HP chiefs get takeover shakes -

HP has called in Goldman Sachs to fend off tentative approaches from Oracle.

Sources have informed the Times of India that plummeting shares are causing much concern among the directors at HP, with Oracle having considered making an informal approach to buy up parts of the company.

Shares have been heading south since Apotheker signed the suicide note to dump the PC business, along with the TouchPad and webOS.  The $10.3 billion Autonomy purchase was also considered reckless overspending by analysts and rivals alike.

Since Meg Whitman took over as ditherer-in-chief following Apotheker’s ousting, things have not gone well.  HP is losing market share while everyone wonders what's going on, and Whitman has been lambasted for having little knowledge of the software and hardware business - having run a rather different business in eBay.

Now all of the turmoil has attracted Oracle which says it is willing to pick up parts of HP on the cheap. Oracle, which is locked in a bloody legal dispute with HP, is tipped to bid for the $18.7 billion server, storage and networking division. Which would be a real slap in the face and the death of Itanium.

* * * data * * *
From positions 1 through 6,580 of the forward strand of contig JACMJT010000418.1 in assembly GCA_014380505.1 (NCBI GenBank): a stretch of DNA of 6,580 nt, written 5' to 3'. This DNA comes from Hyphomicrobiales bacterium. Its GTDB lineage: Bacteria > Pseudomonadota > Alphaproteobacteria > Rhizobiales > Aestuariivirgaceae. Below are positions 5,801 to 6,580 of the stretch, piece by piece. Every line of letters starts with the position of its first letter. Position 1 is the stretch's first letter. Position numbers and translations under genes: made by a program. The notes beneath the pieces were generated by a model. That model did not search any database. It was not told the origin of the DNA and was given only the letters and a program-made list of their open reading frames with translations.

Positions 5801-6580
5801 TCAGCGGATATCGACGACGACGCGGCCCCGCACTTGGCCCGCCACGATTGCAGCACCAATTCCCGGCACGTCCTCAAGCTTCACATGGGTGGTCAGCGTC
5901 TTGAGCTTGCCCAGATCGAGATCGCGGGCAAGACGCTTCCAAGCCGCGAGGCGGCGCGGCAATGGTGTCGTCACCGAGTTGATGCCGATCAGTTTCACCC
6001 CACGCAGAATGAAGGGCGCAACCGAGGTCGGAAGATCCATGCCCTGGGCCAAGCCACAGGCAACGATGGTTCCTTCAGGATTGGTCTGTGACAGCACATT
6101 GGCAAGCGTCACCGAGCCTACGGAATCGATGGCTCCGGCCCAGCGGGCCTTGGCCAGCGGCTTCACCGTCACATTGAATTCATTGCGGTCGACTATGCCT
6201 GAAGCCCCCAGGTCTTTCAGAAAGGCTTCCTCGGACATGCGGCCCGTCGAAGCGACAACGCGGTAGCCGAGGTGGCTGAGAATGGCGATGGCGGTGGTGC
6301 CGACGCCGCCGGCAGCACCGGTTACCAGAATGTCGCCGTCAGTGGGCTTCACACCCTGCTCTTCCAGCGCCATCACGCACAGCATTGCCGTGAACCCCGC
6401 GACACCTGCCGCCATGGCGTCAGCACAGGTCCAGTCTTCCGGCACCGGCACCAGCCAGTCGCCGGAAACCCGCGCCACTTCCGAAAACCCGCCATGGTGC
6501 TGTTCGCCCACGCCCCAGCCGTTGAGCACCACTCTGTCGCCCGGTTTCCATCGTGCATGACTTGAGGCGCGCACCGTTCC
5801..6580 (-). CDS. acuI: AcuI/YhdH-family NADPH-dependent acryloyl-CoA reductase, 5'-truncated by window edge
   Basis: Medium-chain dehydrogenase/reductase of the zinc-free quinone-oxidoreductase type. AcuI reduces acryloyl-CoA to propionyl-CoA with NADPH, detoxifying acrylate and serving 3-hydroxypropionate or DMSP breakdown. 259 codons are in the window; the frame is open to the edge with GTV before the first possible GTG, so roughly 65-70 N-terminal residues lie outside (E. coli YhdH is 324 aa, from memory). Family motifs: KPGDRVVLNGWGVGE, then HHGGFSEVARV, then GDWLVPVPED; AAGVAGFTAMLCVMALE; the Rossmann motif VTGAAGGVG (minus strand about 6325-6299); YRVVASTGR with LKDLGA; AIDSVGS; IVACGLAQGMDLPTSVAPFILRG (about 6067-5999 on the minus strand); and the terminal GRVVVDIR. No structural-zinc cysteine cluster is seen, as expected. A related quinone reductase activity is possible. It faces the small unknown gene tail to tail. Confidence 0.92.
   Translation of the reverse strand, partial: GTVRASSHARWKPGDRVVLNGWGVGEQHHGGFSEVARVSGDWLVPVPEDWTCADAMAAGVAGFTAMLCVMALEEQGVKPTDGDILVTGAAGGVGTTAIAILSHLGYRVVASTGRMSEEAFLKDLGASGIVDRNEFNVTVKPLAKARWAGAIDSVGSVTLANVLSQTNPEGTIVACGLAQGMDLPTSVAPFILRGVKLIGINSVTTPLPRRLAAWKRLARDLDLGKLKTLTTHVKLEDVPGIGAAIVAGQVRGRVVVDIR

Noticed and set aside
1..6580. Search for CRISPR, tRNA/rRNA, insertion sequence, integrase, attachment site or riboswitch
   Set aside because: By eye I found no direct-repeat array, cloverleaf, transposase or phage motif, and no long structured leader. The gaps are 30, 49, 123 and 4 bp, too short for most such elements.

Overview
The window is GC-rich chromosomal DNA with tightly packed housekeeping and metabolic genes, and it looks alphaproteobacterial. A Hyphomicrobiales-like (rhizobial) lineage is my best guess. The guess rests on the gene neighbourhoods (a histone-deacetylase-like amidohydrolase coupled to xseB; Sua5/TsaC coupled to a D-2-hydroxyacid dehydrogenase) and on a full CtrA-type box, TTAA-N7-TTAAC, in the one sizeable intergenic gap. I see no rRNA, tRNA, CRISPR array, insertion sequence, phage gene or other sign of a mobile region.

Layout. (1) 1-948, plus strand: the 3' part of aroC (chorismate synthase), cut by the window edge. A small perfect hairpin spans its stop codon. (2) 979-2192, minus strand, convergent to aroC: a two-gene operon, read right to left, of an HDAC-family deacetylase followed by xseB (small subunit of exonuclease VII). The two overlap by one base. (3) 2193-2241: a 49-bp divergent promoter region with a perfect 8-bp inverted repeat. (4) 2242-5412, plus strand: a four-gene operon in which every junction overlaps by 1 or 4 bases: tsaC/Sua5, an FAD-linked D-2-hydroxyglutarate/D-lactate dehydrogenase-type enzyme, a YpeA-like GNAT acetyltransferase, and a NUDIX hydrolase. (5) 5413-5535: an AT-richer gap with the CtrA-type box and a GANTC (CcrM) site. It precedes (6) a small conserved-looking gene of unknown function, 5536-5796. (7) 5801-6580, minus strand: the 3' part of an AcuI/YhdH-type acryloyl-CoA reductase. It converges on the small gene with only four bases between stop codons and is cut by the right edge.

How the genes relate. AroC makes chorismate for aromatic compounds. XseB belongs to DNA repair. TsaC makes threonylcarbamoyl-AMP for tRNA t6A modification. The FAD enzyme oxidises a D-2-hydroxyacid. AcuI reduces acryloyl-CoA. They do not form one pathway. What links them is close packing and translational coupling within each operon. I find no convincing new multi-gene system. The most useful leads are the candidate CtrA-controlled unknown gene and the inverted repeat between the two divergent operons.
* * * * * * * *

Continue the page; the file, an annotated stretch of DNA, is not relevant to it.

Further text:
The $46.1 billion market value is a fair bit more cash than Oracle has lying around. Sources say Oracle is not interested in the printer or IT services segments.

Disgraced HP CEO Mark Hurd may make a move difficult.  The tail-end of a lawsuit about his Oracle defection as co-president is that he should agree to protect HP’s confidential information.

This agreement also means any approaches couldn't happen until early next year.

But this has not stopped HP execs from having a fright, and calling in the heavy mob to deal with upstart investors in case of any action from within.

Goldman Sachs has tipped up put in shareholder rights plans, which will make takeovers more difficult, according to the Wall Street Journal.   

Usually activist investors will buy shares on the cheap when a firm’s fortunes are on the downturn, before buying up shares and creating a position from which to agitate for change.  Which, of course, could open the door for Oracle.